In fact, the examples often seem so bizarre that they ought to be mere fiction. Mawkish advice from management gurus like "When opportunity knocks, the entrepreneur is always home" or "Remember to expect miracles... because you are one" may be found in volumes insisting that they were conveying management principles from Moses, Aristotle, Elizabeth I, Gandhi, or Star Fleet. Deepak Chopra (a frequent target here) has intoned the Principle of Highest First: "Go first class all the way and the universe will respond by giving you the best." Wheen's book was first issued where he writes, in England (as _How Mumbo-Jumbo Conquered the World_), and has an Anglo bent, but Americans will find much about their own leaders here. President Clinton sought advice from a Hollywood mystic and a "sacred psychologist" who helped Hillary Clinton talk to Eleanor Roosevelt, Hillary's "spiritual archetype." The current president Bush was put into office largely by those who agree with his close alliance with Israel, because according to fundamentalists, maintaining the nation of Israel is a necessary condition for the second coming of Jesus (they usually do not emphasize that the nation has to convert to Christianity, too). Anyone expecting Wheen to skewer only one political philosophy, to let the liberals go while blasting conservatives, has only to read a few more pages on. Noam Chomsky, Jerry Falwell, and the Ayatollah all get their turn.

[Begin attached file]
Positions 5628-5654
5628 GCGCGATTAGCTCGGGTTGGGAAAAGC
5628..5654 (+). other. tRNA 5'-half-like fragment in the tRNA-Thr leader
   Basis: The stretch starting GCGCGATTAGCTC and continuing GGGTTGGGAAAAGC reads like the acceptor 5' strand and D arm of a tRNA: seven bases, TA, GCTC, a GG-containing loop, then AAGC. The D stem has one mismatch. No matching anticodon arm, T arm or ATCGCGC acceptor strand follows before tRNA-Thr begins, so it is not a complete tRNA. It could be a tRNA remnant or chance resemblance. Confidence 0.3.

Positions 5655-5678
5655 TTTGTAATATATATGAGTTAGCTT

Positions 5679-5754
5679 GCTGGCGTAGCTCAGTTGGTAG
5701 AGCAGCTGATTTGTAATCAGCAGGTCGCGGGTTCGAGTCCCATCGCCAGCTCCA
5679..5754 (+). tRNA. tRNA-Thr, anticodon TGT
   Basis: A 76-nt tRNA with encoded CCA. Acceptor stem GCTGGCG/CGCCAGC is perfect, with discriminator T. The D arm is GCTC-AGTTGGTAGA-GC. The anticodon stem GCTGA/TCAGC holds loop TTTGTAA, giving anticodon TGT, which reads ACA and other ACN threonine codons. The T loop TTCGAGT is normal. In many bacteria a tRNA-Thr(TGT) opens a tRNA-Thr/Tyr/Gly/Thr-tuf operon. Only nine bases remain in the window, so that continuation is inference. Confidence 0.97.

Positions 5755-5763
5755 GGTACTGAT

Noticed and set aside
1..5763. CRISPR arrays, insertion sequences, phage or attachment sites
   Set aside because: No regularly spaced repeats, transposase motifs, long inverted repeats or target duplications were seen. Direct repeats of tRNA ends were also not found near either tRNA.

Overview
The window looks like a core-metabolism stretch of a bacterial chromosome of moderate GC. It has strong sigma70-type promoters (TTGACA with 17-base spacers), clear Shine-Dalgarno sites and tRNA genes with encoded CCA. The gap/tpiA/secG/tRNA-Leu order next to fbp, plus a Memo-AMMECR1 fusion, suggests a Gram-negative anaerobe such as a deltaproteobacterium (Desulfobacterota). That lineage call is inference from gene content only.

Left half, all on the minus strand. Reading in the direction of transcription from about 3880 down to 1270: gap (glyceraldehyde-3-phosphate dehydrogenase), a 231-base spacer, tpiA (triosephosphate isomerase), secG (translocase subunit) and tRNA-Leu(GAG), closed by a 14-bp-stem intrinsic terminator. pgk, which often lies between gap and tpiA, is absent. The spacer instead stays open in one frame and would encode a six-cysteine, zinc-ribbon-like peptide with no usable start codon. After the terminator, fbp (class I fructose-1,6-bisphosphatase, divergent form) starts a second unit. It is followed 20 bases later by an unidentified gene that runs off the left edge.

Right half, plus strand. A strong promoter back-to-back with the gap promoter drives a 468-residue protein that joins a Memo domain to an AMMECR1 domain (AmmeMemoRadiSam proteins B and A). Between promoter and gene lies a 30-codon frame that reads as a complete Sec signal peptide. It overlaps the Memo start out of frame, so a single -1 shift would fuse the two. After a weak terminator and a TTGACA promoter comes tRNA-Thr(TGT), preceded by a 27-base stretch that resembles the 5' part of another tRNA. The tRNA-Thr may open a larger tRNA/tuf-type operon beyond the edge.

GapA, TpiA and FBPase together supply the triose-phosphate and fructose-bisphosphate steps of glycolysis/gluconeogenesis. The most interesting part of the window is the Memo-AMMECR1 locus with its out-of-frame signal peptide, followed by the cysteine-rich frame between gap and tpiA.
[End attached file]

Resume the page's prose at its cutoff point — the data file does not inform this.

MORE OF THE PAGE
It is all right that Wheen is over and over again just shooting fish in a barrel. These are fish that deserve extinction. Nostradamus, creationism, newspaper horoscopes, Enron, and new age trendies are all here, as is the teaching of the postmodernist Luce Irigaray that E = mc^2 is egregiously a "sexed equation" since it "privileges the speed of light over other less masculine speeds." The Cult of Diana is remembered with acerbity; one of London's airports risked being renamed Diana Airport, for "The People's Princess" and devotee of colonic irrigation. A feng-shui consultant hired by the labor government to improve housing estates gave the invaluable lesson that red and orange flowers would reduce crime, "...and introducing a water feature would reduce poverty." Teachers have noticed that students cite "The X-Files" as a factual source; reminded that it was fiction, they counter that it was _based_ on fact. Wheen knows that the Enlightenment ideals are not perfect. Science only gives partial truths and must always be checked for its own prejudices or adherence to tradition. But it gives a lot better answers than are being dished out by his targets here. Wheen's book is hilarious, but it is the hilarity of a thoughtful man indignantly enjoying the foolishness of his fellows, and enjoying bursting them for the benefit of an audience. Let us hope that the audience is a huge one.
I've read a number of books* exposing quackery, fake science, business and political fraud, deluded celebrities, lying politicians, the gullible and superstitious public, and the like, and I've enjoyed almost all of them. What sets this book by Francis Wheen, who is a columnist for the London Guardian, apart from the others is the literary quality of his writing and his sharp cultural insight. Wheen knows how to turn a phrase, he knows how to be expressive in an effective manner and he knows how to delight the reader with exactly the right barb delivered at exactly the right target with panache and style. For example: